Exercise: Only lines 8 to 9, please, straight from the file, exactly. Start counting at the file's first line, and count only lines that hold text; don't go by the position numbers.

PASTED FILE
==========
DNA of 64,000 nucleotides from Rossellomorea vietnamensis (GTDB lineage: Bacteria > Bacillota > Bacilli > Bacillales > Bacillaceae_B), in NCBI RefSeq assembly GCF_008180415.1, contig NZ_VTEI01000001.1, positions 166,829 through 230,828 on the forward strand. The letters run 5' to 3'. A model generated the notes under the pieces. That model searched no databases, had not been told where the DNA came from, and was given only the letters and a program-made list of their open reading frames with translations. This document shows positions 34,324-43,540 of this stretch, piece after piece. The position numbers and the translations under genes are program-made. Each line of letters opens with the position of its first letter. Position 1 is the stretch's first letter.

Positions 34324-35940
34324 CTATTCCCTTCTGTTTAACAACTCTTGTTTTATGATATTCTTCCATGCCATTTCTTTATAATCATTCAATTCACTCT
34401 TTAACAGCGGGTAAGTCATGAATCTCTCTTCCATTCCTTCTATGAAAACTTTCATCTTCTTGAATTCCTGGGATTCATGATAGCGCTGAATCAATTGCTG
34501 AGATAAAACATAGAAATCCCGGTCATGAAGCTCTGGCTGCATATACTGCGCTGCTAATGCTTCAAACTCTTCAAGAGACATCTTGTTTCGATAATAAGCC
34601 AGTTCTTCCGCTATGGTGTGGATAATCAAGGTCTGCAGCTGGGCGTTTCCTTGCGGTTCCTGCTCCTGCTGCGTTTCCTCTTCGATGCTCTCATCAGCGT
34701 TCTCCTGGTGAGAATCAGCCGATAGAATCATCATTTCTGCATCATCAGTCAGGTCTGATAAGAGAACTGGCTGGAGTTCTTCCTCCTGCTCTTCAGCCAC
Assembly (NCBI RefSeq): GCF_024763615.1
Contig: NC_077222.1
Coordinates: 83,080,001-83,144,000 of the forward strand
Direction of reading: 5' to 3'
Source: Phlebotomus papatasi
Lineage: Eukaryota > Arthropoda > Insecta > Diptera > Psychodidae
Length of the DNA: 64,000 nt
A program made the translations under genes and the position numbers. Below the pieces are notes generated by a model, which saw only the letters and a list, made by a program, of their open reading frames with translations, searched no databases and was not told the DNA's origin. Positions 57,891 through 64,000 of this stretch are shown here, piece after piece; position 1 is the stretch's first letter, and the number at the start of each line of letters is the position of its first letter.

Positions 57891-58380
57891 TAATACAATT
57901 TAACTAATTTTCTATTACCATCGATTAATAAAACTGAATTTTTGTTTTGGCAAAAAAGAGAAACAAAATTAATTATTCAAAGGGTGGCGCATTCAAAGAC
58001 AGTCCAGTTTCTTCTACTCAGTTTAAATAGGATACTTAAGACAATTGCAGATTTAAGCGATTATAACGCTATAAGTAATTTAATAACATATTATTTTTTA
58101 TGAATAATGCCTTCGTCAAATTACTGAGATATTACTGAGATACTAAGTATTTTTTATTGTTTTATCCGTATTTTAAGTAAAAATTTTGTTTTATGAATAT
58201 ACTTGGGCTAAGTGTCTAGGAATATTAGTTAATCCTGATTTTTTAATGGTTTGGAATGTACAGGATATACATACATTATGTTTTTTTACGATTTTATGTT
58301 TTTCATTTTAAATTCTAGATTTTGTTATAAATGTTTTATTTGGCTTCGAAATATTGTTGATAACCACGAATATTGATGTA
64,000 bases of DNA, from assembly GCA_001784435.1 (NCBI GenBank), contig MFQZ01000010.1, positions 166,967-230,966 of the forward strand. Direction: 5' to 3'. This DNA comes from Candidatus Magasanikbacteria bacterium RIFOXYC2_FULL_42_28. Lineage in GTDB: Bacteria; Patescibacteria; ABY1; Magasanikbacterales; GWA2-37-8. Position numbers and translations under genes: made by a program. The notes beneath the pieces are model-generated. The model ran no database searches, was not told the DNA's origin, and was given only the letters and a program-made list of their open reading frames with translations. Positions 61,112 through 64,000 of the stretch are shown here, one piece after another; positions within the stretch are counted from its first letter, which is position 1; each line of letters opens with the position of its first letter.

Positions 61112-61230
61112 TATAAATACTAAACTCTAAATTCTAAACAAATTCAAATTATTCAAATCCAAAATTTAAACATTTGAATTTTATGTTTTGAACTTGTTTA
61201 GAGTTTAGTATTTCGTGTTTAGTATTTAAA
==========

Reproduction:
Assembly (NCBI RefSeq): GCF_024763615.1
Contig: NC_077222.1